Libertarian Beliefs About Animal Welfare

From a student presenting Libertarian Party beliefs, explaining libertarian views on the subject. The application of libertarian philosophy expressed by the party or others may or may not universally represent libertarian beliefs on the topic for all adherents.

To Meat or Not to Meat – It’s a Personal Question
By Ivan Bertović

The quality of an argument can best be measured by taking that argument to its most extreme conclusion, and seeing if that is something we find reasonable. Most of the arguments we hold dear are valid even in the most extreme cases, such as free speech, but those that cannot hold up to this scrutiny must be committed to the flames, to borrow from Hume. If premises are corrupt, our conclusions will most likely also be.

That is why there’s absurdity that can’t be justified in the argumentation of application of libertarian principles, as a general rule for all liberty lovers to abide by, to any life form other than humans (at least for now).

The most common arguments why animal welfare needs to be reaffirmed and more actively implemented into any idea are:
-Animals are living beings too
-Animals feel pain
-Animal-based products are not necessary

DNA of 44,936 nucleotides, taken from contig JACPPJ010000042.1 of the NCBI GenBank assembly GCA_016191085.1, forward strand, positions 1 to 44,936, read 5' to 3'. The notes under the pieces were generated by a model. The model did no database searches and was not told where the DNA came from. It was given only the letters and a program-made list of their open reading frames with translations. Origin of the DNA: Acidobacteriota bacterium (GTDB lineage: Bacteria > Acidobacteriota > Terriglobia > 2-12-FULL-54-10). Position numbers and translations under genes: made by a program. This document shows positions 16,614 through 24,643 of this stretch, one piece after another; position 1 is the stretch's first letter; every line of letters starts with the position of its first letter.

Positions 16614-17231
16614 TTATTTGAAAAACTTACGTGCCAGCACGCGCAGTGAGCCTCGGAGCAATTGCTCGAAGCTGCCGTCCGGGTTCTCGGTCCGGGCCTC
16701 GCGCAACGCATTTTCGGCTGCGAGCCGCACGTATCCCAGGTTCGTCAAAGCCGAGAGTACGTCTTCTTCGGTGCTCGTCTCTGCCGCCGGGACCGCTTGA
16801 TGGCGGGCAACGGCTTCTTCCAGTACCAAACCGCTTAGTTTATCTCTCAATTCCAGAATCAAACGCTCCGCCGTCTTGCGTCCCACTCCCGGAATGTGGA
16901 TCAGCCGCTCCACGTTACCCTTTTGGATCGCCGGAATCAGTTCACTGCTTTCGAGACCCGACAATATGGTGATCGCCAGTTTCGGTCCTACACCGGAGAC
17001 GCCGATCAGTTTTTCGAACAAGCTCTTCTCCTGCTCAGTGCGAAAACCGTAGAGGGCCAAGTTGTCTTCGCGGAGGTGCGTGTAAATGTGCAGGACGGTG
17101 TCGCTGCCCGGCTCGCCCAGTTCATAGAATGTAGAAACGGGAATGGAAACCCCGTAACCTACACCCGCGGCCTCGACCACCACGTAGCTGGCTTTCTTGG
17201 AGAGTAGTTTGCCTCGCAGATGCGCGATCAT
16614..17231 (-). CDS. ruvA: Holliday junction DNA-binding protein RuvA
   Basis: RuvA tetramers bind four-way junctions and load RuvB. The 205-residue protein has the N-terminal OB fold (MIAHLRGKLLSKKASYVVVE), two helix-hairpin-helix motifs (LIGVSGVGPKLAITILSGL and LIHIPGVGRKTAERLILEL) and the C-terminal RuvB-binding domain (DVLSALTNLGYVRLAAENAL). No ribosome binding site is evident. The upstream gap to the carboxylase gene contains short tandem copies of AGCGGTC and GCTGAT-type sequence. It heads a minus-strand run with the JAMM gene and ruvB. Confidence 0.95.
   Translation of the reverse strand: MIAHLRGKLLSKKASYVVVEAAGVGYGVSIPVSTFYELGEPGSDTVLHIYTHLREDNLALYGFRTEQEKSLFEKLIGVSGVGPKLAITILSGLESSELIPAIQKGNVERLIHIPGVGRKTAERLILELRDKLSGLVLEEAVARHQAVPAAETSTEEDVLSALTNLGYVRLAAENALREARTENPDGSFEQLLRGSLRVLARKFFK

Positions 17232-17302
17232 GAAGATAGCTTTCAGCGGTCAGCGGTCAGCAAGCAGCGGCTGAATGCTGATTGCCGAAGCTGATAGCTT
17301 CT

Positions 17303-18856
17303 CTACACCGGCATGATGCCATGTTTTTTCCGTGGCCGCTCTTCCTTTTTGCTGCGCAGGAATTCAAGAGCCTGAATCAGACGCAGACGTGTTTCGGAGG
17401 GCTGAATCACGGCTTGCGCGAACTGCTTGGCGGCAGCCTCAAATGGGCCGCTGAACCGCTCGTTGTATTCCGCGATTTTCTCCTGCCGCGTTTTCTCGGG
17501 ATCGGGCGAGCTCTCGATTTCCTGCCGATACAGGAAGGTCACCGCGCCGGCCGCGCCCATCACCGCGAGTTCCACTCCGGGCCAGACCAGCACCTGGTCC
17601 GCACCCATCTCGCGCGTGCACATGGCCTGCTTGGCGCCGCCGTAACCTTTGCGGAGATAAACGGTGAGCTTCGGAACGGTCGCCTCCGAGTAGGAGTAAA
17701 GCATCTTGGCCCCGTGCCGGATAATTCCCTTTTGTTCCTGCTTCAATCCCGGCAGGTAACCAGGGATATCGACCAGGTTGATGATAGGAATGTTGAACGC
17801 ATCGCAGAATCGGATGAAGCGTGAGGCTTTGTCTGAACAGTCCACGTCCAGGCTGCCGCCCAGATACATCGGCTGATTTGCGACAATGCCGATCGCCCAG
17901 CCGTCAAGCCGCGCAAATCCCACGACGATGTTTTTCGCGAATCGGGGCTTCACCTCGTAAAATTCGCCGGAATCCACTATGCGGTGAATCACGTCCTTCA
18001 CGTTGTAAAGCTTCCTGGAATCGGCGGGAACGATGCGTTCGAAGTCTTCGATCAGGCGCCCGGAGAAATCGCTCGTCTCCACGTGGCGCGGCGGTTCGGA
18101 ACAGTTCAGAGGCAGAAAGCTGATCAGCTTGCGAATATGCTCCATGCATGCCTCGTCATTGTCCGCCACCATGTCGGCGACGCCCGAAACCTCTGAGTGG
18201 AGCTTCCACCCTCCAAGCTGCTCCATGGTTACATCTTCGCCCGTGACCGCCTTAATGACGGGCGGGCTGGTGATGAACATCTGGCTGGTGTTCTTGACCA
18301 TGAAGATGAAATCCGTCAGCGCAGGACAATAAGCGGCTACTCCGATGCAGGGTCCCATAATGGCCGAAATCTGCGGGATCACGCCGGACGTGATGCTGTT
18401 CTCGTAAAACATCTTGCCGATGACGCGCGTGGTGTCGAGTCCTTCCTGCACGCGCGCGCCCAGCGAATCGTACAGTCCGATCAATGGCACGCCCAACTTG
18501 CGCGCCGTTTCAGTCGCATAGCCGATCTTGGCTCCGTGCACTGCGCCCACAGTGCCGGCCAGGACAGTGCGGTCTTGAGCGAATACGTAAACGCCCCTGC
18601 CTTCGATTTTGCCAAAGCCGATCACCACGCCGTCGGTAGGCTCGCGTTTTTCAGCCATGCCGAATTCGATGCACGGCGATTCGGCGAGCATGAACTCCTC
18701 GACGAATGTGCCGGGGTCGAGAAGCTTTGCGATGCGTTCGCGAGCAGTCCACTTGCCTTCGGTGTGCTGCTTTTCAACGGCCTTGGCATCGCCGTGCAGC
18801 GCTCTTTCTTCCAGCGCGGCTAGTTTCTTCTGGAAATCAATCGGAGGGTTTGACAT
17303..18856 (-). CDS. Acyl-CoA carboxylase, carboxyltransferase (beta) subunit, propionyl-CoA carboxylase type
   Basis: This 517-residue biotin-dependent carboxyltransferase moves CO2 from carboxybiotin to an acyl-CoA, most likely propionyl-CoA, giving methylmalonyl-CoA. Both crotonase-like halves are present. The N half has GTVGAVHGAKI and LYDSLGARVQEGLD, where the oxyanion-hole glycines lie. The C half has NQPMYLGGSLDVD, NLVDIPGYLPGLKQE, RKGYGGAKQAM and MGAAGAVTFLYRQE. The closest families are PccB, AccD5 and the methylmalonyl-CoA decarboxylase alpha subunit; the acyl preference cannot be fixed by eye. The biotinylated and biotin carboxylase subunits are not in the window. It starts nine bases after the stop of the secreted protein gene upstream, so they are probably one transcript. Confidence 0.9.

There is no doubt animals are living creatures, as they share all relevant characteristics. Yet equating an animal life with the one of the human has implications that one would find absurd regardless of their moral framework. If animal life is a life worth protecting because it inherently has the same or similar value to the human’s, then what is the essence of that value? How do we differentiate what constitutes a “worthy” life. Is it reserved purely for mammals, do we include lizards as well, do we fall all the way to single-cell organisms because in the essence they are also alive. Plants are also considered “alive.” One would not last long in the world respecting every life the same way we respect human. Our every breath would be considered a genocide. Such implications would also reflect on our perception of other, more sentient, life. Do we, in that case, value the life of a hardened criminal with the one of an innocent child? They are equal before the law, but are they equal after the law passes judgement? It’s absurd, I know. That’s how we test it.